Monuments and memorials have certain connotations when it comes to the carrying of memory, with monuments typically being used to celebrate or recall a certain achievement or major historic event, while memorials are used to publically share a loss. Both craft a narrative history through their construction, which is then shared with others and continues to develop and alter over time. For instance, the erection of Civil War monuments, marking the victories and heroes of the failed Confederacy in the southern United States, during the Jim Crow era of segregation, sparked protests in the Twenty-First century. People called for their removal, pointing out the (white-washed) Romanticisation of racism in American history at the heart of such commemorations. These monuments not only frame history but shape public space through the presentation of skewed and selective memories, promoting racist ideologies that highlight particular histories over others—in a mediation of the past through the present, and towards the future. The point I am attempting to address here is not whether it is right or wrong to remove these monuments, but to highlight the poignancy certain works of public art have in forming understandings of history as externalised memories, and like all narratives, are in process, unfinished, and always capable of refinement to incorporate those who have been silenced through their telling.Other forms of commemoration are meant to function as reminders of events in order to avoid their recurrence. Throughout Germany, little golden bricks can be found in the sidewalks. Each Stolperstein, or “Stumbling stone,” contains the name of a victim of the Nazi regime’s Holocaust. Situated discreetly on the ground, in isolation, these small brass markers identify a particular individual. Collectively these bricks form an incomplete network. The degree of trauma faced by these victims exceeds comprehension, with the decentralised memorial offering a strong formal diffraction of their experiences. The network form of the Stolpersteine is analogous to the packet switching network of the Internet; where grief is not consolidated, but dispersed in a ubiquitous fashion through our surroundings.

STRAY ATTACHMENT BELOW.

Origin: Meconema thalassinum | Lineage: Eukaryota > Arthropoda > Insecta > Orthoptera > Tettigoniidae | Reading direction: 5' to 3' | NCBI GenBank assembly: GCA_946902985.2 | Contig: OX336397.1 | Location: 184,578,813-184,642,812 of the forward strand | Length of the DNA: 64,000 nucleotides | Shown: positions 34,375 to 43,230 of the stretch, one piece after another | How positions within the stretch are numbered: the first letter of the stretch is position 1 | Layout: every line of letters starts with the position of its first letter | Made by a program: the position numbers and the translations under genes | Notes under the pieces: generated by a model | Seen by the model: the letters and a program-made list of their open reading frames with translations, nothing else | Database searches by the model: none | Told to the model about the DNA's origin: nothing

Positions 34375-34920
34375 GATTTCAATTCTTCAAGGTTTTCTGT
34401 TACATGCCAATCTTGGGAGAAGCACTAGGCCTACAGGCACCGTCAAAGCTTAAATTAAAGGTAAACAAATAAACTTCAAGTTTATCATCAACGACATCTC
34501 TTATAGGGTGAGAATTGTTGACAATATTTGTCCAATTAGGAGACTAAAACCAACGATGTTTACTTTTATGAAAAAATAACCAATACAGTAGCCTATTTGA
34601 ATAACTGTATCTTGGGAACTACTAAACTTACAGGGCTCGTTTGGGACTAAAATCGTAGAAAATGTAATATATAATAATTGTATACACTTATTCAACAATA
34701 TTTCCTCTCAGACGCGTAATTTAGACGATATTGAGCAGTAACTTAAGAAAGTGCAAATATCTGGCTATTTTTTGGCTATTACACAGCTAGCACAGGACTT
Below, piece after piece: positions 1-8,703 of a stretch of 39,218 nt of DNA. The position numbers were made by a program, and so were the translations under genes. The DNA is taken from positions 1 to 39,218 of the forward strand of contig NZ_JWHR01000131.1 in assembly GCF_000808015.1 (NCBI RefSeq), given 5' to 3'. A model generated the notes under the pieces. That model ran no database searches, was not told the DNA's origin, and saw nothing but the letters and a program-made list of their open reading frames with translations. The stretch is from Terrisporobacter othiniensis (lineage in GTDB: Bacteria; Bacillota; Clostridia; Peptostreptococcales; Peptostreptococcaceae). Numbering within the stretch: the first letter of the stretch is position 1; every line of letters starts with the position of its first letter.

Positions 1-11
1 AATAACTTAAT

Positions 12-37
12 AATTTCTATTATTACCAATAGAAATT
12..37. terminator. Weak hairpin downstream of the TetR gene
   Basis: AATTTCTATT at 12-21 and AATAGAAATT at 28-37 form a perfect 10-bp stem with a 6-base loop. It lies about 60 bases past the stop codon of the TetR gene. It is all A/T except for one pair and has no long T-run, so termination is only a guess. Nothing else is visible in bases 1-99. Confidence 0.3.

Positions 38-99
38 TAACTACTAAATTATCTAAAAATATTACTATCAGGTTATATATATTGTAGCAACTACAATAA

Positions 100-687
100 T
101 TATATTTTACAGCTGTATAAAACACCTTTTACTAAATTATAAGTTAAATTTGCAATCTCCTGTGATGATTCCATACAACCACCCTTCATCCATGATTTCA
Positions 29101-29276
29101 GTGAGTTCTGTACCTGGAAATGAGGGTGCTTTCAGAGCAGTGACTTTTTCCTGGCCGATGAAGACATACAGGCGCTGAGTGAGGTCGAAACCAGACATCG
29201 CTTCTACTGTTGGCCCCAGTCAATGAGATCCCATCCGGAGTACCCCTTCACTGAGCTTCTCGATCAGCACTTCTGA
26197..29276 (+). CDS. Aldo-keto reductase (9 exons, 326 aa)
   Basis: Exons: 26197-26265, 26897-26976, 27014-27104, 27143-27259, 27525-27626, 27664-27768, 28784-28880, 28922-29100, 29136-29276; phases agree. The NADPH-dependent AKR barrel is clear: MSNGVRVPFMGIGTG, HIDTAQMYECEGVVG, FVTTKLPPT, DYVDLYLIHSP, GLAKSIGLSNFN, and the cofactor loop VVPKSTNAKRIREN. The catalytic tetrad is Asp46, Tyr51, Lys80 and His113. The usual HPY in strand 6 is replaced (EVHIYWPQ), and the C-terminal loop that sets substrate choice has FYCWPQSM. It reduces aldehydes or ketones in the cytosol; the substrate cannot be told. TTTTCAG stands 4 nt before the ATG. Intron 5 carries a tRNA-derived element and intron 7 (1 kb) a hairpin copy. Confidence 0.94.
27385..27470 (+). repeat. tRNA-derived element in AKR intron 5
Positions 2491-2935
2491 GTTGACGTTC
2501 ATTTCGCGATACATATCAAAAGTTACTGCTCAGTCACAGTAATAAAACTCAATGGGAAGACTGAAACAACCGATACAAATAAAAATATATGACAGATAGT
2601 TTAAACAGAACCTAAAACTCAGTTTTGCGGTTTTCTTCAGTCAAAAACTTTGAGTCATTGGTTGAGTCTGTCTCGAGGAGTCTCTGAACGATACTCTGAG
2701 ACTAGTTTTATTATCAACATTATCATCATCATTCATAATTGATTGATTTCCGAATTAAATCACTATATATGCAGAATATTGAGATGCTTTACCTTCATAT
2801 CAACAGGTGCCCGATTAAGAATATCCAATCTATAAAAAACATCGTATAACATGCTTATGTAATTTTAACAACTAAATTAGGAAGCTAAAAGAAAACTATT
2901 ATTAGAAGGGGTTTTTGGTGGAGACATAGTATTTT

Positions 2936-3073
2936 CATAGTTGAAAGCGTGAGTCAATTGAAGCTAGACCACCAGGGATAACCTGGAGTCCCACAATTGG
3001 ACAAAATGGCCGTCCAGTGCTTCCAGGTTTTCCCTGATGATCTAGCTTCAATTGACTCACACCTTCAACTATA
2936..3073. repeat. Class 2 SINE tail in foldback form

My father introduced me to photography when I was just a teenager. He gave me his Nikon 35 mm camera, instructing me on how to adjust the shutter speed, aperture, and interpret the light meter readings. He lent me a tripod that I used to take pictures of flowers in our garden. After these negatives were developed, he selected a few photographs that he then enlarged and framed, hanging them in our house. Before this, I never thought of myself as an artist or capable of creative activity. However, that is where I began what became a life-long journey into the arts and ultimately, my career. After his death, I found myself in our basement, digging through photographs. He was not in many of them, as he tended to be the one behind the camera. One is an outtake from some photographs my dad took of mom when she was pregnant with me. The mix of light rays from the sun flare with the flowers obscure her features, but I find the slippage of her pregnant body into abstraction to be breath-taking. This photograph was mixed in with various albums photographs he had taken over the years; glances into nature that attempt to stabilise the beautiful happenings that surround us. I found his laptop and scrolled through his more recent images. I noticed that his technique has matured over the years. He has gone from more representative compositions to taking more creative risks through abstract intersections of light. I realised that the beginnings of this style were already present almost forty years ago in that photograph of my mother.